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- "The Making of Elizabeth I" featurette
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Top Customer Reviews
Thus is the case with Elizabeth I, a miniseries originally aired on HBO and now available as a two-disc set. Directed by Tom Hooper and written by Nigel Williams, this is a sumptuous treat of a film, full of glittering costumes, period sets and actors who speak and sound right for the time. Instead of showing the usual cradle-to-grave life of Elizabeth I of England, a different tactic is taken, showing her coping with several pivotal times in her reign, and how she dealt with the problem and moved on.
The story opens after Elizabeth has been on the throne of England for about twenty years. She's now in her mid-forties, and her council of advisors are worried that because she has not married and given the country an heir, England stands a good chance of sliding back into civil war. Worse still, there's now the problem of religion -- most of England is Protestant, and most of the rest of Europe is Catholic, two factions that disagree with each other violently, and the only likely heir is the fanatically catholic Mary, Queen of Scots.
Elizabeth (Helen Mirren) isn't about to marry, as we quickly see. She's got exactly what she wants in her relationship with Robert, the Earl of Leicester (Jeremy Irons), down to the point where she has him alone in her private quarters, snuggling and cannoolding with a kiss and tickle or two.Read more ›
Her long reign at a critical juncture of English history presents a panorama so large that it is virtually impossible to capture in anything less than a lengthy miniseries such as PBS undertook in the 1970's with Glenda Jackson's bravura performance . . . a miniseries plagued, unfortuately, by quickly outdated production values. Given a choice imposed by a shorter format of whether to survey Elizabeth equally as both ruler and woman or to bring the camera in closer and to put more focus on one dimension than the other, Tom Hooper wisely chooses the latter.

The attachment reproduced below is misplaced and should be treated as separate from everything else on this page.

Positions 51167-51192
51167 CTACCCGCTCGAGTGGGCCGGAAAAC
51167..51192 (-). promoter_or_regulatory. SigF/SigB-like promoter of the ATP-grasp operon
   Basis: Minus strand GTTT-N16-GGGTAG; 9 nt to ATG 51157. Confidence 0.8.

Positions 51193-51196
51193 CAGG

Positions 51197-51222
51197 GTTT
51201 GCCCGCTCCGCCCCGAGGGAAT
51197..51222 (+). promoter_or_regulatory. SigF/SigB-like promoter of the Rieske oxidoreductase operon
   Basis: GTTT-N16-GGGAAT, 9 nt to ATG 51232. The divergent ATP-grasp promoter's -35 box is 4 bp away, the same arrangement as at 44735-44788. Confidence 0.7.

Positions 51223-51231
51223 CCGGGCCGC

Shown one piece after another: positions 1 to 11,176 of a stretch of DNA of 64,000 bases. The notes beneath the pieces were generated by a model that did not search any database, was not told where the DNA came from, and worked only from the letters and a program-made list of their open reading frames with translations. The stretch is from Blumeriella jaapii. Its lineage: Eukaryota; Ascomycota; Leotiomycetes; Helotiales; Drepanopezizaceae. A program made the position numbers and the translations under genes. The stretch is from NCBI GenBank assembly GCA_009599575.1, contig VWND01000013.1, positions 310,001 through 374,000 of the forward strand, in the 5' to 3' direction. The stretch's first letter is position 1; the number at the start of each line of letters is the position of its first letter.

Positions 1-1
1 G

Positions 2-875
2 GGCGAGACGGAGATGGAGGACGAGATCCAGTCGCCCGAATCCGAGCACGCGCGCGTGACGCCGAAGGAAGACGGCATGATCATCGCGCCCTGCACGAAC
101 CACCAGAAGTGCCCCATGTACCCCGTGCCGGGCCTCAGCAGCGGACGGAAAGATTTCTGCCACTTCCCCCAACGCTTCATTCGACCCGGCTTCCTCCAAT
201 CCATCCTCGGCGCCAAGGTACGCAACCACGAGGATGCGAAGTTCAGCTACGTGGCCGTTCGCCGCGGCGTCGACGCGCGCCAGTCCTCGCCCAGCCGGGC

I am a voracious fan of Elizabeth's watershed reign but, frankly, it has been surveyed enough. So I am pleased that Hooper chose to canvas the more complex side of Elizabeth the woman. And I am ecstatic that he chose the amazing Helen Mirren to do the heavy lifting. Certainly her job is made easier by a superb script with just the right balance between known events and intelligent guesses about the personal drives and private maneuvers behind those events.Read more ›
Most Recent Customer Reviews
Starts out slow but hang in there. Helen Mirren is fantastic as the Queen. Need more programs like this.Published 2 days ago by L. Luhn
Nice take on an old story line. Helen Mirren is so fabulous an actor she makes anyone with her look good.Published 3 days ago by Merri Winkler
I thought it was a very gripping story. Better than others - seemed more like a real person.Published 3 days ago by Shannon Jennings
From a historical stand-point the history is sound, though Elizabeth I and Mary of Scotland never met in person (interesting how they framed that though, making it probable). Read morePublished 4 days ago by John M. Bloom